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Page 67 text:
!• THE ORIOLE WHAT WOULD HAPPEN I F- Miss Thomas should smoke a cigar? Miss Finks should say “ain’t”? Mr. Eckman should sing “Runnin’ Wild”? Miss Birdsong should really get angry? Miss Hughes should hurry? Professor Brugh should stop lecturing to the Seniors? Livingston Sheppard should come to school in time for Eng- lish class? Haswell Sizer should grow tall? Conway Smith should smile at a girl? Joe Bones stopped saying “Let’s see”? Martha Derrick made “F” on English? John Crowder made “A” on deportment? Naomi Cannaday fixed her hair up? Alyne Hurd stopped talking? Margaret Brewer fell in love? Audrey Sasher stopped “liking” Moore Harvey? Alton Duncan stopped combing his hair? Maxine Umberger tipped the scales at ninety-five? Louise Dudley stopped laughing? Howard Gilmer, Jr., stopped talking about the “Eastern shore”? Margaret Dalton, ’24. Isabel Miller, ’24. 63
Page 66 text:
THE ORIOLE AUNT DINAH AND A FRESHMAN Aunt Dinah was an old fashioned colored mammy. She was respected by both white and colored because of her age. Susan Jane was a little girl who was just starting in High School. She was taught to believe that Aunt Dinah knew everything. Susan Jane went into the kitchen one night where Aunt Dinah was preparing supper. She was talking about school and about the things that had happened that day whensheasked, " Aunt Dinah, do you like Algebra?” ‘‘I don’t know’s I ever et none, but it shore do soun’ good.” Susan Jane explained to her that Algebra was a study and not something to eat. Then Susan Jane got out her History and studied until she read — " In the year A. D.” She began to wonder what A. D. stood for. " Aunt Dinah, do you know what ‘in the year A. D.’ stands for?” " Honey, dat’s easy. It jes’ stands fo’ in de time ob Aunt Dinah.”’ After finishing her History lesson, Susan Jane picked up her English book. She was studying about the rising action, the climax, and the falling action of a story. She did not know what these terms meant, so she asked: " Aunt Dinah, what is the climax of a story?” " I jes’ don’t know what de climax ob a story is but Ben sar- tinly do chaw climax.” Then Susan Jane began to study Latin until she came to the question, " What are the principal parts of possum?” Of course she went to Aunt Dinah. She asked, " Aunt Dinah, what are the principal parts of possum?” Aunt Dinah answered, " De principal parts ob a pussum am de head, de four legs, de body, en tail.” I am afraid Susan Jane didn’t make very good grades on her lessons the next day. Mary Smith , ' 27.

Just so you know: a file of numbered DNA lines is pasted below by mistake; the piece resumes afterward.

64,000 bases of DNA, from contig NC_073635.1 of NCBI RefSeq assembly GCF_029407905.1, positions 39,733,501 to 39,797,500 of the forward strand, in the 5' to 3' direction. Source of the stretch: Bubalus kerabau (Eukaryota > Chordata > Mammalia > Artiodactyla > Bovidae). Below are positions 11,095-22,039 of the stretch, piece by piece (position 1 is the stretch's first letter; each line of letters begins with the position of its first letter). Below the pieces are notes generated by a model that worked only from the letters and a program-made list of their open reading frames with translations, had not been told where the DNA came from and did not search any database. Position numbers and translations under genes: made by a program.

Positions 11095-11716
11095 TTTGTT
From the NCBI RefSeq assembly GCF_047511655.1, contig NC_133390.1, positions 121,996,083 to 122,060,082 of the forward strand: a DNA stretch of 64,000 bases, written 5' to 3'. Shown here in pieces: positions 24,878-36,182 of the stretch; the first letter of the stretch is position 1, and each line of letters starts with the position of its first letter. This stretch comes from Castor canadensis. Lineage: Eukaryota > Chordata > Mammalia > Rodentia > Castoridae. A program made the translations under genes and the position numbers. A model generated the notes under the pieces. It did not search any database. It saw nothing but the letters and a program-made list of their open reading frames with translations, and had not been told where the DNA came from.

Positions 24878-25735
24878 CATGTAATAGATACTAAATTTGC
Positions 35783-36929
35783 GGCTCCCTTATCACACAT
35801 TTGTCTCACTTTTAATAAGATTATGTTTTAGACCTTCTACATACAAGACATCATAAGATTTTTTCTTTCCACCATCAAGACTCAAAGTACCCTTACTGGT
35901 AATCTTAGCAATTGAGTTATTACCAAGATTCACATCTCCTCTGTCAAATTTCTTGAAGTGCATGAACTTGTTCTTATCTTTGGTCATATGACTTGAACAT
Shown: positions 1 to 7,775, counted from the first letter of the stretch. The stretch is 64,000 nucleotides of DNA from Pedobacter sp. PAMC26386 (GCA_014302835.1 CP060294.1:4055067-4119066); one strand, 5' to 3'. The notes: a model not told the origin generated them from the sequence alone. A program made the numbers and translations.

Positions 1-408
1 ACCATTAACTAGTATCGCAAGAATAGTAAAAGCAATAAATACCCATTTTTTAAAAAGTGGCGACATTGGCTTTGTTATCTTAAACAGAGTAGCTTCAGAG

Page 68 text:
THE ORIOLE 2 BEGIN The Oriole Staff has queer ideas; I declare it is a sin — They said to write something for The Oriole , And now we must begin. Begin is not as easy As it appeared to be, But I must be obliging — On that we all agree. I sat there and I waited, (I honestly did try) For a dandy inspiration To drop down from the sky. I waited and I waited, No inspiration came, And on that Oriole Staff I just laid all the blame. ’Twas time to try another plan, Of that I was aware. I got right down to good hard work, Myself I did not spare. I toiled and labored, drudged away, To try to make a rhyme. This play I found to be the best, It saved me just in time. Mary Low man, ’27. 64
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